>>> And you're telling me is more important to believe in the logo,
>>> instead of
>>> checking the validity of what you are consuming? But we do not talk
>>> to our
>>> volunteers always check the sources and not to believe blindly in a
>>> single
>>> source?
>>>
>>
>>
>


--
Ilario Valdelli
Wikimedia CH
Verein zur Förderung Freien Wissens
Association pour l’avancement des connaissances libre
Associazione per il sostegno alla conoscenza libera
Switzerland - 8008 Zürich
Tel: +41764821371
http://www.wikimedia.ch


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Re: [Wikimedia-l] Why is not free?

Marcus Buck-2
In reply to this post by Ilario Valdelli
Ilario, please keep apart copyright and trademarks. Rodrigo did not
question the decision to have the logos trademarked. He just questioned
the decision to keep them copyrighted.

As Tobias Oelgarte pointed out, a logo can be in the public domain and
still be protected as a trademark.

The Coca Cola logo for example is pre-1923 and therefore public domain.
But the copyright status does not affect the status as a trademark. Coca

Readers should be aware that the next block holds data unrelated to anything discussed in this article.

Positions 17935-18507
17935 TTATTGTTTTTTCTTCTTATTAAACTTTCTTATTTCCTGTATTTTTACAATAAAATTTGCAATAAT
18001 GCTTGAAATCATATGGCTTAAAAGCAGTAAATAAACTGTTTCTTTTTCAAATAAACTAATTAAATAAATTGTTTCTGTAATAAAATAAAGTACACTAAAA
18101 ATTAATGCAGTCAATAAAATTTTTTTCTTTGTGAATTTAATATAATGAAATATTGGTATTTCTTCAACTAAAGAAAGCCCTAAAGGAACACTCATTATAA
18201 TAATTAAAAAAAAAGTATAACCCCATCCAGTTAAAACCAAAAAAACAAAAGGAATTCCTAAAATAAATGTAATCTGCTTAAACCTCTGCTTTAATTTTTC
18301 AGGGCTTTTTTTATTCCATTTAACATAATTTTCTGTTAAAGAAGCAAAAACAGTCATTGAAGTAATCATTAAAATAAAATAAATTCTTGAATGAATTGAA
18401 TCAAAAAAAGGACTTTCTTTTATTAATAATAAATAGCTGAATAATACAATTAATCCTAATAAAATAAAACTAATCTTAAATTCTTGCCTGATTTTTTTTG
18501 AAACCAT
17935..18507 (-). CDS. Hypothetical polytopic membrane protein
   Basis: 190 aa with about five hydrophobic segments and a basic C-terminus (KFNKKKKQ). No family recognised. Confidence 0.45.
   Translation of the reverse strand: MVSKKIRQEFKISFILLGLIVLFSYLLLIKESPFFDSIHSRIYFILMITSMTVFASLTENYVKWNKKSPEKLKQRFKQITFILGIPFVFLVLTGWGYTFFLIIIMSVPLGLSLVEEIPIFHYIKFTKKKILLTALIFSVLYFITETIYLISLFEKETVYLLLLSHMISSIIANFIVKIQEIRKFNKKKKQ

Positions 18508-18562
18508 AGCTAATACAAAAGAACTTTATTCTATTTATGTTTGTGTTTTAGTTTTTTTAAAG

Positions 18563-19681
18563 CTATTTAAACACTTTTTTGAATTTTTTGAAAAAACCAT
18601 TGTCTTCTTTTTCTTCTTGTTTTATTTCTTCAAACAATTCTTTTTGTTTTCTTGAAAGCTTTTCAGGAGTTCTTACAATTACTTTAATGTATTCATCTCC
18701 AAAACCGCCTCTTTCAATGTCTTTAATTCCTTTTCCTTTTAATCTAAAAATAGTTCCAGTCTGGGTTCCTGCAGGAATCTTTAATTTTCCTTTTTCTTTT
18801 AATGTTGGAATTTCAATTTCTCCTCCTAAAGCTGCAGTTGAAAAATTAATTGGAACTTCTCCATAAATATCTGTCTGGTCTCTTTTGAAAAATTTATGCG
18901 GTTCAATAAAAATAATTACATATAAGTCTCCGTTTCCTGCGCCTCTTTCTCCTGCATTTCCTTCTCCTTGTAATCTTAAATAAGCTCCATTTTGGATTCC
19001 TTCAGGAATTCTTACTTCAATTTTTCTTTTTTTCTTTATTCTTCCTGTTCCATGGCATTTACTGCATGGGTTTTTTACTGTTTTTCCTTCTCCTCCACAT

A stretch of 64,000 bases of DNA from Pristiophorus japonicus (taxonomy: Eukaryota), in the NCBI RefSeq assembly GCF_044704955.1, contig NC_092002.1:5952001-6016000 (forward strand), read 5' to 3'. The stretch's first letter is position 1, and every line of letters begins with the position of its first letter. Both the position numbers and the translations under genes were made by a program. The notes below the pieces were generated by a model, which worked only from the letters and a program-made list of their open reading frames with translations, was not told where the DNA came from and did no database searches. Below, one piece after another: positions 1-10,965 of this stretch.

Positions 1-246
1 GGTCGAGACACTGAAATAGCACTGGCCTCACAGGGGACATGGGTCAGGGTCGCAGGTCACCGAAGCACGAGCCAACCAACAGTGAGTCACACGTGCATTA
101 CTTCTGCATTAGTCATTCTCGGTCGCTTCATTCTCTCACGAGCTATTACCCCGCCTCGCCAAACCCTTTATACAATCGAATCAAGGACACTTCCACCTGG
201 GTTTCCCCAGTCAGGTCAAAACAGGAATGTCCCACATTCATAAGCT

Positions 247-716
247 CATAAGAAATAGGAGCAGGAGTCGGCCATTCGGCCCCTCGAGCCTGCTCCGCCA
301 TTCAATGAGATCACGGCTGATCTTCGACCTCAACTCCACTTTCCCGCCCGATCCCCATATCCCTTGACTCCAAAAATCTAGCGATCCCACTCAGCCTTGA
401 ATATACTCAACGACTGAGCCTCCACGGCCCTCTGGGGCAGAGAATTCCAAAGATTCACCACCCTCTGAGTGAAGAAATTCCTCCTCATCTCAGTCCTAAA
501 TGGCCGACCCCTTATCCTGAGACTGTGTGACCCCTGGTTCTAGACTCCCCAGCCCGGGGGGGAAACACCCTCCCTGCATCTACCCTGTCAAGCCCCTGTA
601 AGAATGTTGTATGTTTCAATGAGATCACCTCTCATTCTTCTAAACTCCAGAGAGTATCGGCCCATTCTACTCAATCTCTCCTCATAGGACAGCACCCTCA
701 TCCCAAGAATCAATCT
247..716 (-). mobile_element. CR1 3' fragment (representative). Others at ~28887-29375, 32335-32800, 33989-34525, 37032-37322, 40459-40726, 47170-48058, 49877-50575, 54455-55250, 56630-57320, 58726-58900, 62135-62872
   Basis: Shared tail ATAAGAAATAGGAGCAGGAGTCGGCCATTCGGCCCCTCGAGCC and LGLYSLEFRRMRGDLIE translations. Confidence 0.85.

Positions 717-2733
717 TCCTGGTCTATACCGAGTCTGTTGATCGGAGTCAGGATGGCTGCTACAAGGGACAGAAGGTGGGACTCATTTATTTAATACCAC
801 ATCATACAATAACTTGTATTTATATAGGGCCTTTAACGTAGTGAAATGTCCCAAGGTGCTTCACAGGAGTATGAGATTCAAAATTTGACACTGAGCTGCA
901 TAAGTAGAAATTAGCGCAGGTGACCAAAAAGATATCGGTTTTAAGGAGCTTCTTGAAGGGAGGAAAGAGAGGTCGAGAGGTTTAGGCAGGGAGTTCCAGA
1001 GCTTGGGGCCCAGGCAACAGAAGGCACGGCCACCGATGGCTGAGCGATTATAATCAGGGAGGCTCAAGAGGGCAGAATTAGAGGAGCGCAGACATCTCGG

Cola is still a strong trademark and there is no cheaply produced
low-quality fake counterfeit Cola that tries to ship as "Coca Cola".
Trademark laws work fine without copyright.

The reason why the WMF claims copyright on our logos is, that it's
easier to get rid of people who do stuff the WMF doesn't like. Even if
that stuff is perfectly legal under trademark law.

Let me try to construct an example: A company hosts an evil ad-ridden,
malware-infested copy of Wikipedia with a Wikipedia logo on the front
page saying "all content from Wikipedia [LOGO]". The WMF wants to get
rid of it. They sue for trademark infringement. The court decides
against the WMF, because it thinks that the Wikipedia logo on the front
page will not be understood by readers as affiliation but as a source
statement. The WMF can now say "Hah, we lost our case, but now we sue
them a second time, this time for copyright infringement!"

So the WMF's copyright claim is a method to have an ace up your sleeve
if you're actually in the wrong legally.

I don't like the concept. I'd rather see the logos freely licensed.

Marcus Buck
User:Slomox

An'n 03.07.2012 23:29, hett Ilario Valdelli schreven:

> The trademark doesn't protect only the owner, it can protect also the
> user.
>
> Imagine that a fashion house would release his trademark under free
> license.
>
> Imagine that you buy a Gucci or Armani shirt and you are sure that
> it's a Gucci or Armani shirt. And you pay as you may pay the original
> one or probably more.
>
> It's look like a high quality product and the trademark looks like the
> original trademark because it has been released under free license.
>
> You are sure that you have in your hand a high quality product, but
> you have a copy and nothing else, and this copy costs much more than